COMMUNITY VOICES | Minneapolis cab drivers perpetrate racism as Star Tribune reporters witness blatant bias

After graduating with honors from Grambling State University this past Spring, Brittany Bentley returned to Minnesota to participate in the Teach for America program. Out of ten choices, Minneapolis was her fifth.  We moved to Minneapolis when my daughter was eighteen months old, but she has always believed she’d feel more welcome in other parts of the world. My daughter has grown to accept her placement here after meeting some of the 5th graders she will be teaching in the fall. Her experience this past weekend brings some realities back to the forefront. The race relations issue in this state exists at every level of the spectrum. Here is an account of what she experienced this past weekend while trying to hail a cab in downtown Minneapolis. “Two Caucasian reporters from the Star tribune come up to me and ask how long I’ve been waiting for a cab. I tell them that I’ve been waiting for over an hour. Continue Reading

COMMUNITY VOICES | 200 pack Osseo school district Parents of Color meeting

 On May 22, More than 200 people crammed the main meeting room at the Brooklyn Park Community Activity Center to participate in the Community Town Hall for Parents of Color in the Osseo School District. Most of the participating parents were African immigrants and African Americans. The meeting was hosted  by African Immigrant Services and Legacy Family Center. Teachers and staff of Northview Junior High participated in the planning and logistics of the meeting.A top goal of the meeting was to give the parents an opportunity to talk about what they wanted changed in  their schools, identify solutions, then work together to get solutions implemented.Small group brainstormingPeople gathered around tables in groups of about ten.They then in turn brainstormed these questions: What do you like/dislike about your child’s school?What solutions would you propose?What kind of follow-up would you like to see after tonight?The answers to the like and dislike questions were then written on big easel sheets, and the sheets were taped up on the wall.As the meeting ended, people were given five dots, and asked to vote for the five things they most liked and disliked about their school and the school system.Voting PrioritiesThese dislikes got the most dot votes:1.    Staff not racially similar to students (41 votes)2.    Low expectations for black students (38 votes)3.    Need better support for immigrant students (36 votes)4.    Inconsistent communication from teachers to parents (35 votes)5.    Not enough diversity (32 votes)6.    Blowing black student school issues out of proportion (32 votes)7.    Teachers lack cultural understanding of their students (31 votes)8.    School board is not racially similar to community (30 votes) These likes got the most dot votes: 1.    Hiring people of color (25 votes)2.    Good at getting communications out to parents’s homes (15 votes)3.    There is good diversity (13 votes)4.    Progress made regarding racial equity (11 votes)5.    Cares about exceptional students (10 votes)6.    Open communication (10 votes) Over the next few weeks., parents and community members will be reaching out to more parents, researching possible solutions to the biggest problems, negotiating with the Osseo school district, and working together to get solutions implemented.Even though  the room was packed and noisy, people came away energized and vowing  to work together to improve  their school systemBelow are the easel sheets with dots and the vote count for each like and dislike Continue Reading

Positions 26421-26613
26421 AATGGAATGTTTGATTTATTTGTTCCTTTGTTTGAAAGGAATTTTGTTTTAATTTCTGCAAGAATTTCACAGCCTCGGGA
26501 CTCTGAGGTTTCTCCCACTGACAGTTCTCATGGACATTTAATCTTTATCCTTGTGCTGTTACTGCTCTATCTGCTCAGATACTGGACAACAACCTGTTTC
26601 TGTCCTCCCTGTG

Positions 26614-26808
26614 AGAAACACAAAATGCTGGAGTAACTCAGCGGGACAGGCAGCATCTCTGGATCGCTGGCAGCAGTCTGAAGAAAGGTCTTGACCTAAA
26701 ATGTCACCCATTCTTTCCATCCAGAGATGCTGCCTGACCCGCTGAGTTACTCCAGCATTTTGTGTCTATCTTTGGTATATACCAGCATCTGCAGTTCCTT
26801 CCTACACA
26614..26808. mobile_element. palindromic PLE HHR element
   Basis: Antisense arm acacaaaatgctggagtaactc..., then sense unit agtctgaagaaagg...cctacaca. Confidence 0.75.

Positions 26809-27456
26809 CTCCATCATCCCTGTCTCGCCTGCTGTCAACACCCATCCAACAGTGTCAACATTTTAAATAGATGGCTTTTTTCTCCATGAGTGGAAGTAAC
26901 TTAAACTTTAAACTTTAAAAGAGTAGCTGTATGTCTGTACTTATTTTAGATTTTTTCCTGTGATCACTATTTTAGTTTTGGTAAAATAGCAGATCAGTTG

THE EQUITY LENS | No driver’s license, no employment

In the conversations about unemployment and poverty, “personal responsibility” and “self sufficiency” are loaded words thrown around to suggest that the unemployed and the poor should take control of their life, get a job, and pay their fair share of taxes, rather than “freeloading” off the state.  While I disagree with the language used and assumptions that simplify the plight of the poor, I would have to agree that employment is important and essential to economic empowerment. Ask the poor what they need the most, and the answer is not “more benefits,” but “a job.”Job Growth and OpportunitiesThe Department of Employment and Economic Development Department (DEED) reported that 9,500 jobs were added in December, bringing total job gains in the state to 45,900 in the past year. Of the industrial sectors, the construction industry is up 6,500 jobs from a year ago, a 7.5 percent growth rate that is more than triple the U.S. growth rate of 2.2 percent in that industry.It’s important to note that the construction industry pays particularly well ranging from an hourly wage of $15 to $30, way above the minimum wage. We often see the poor stuck in low paying jobs with little to no chance of career advancement, but an industry like construction allows for promotion, where the hourly wage/ salary can increase, and is a felon-friendly job field. Continue Reading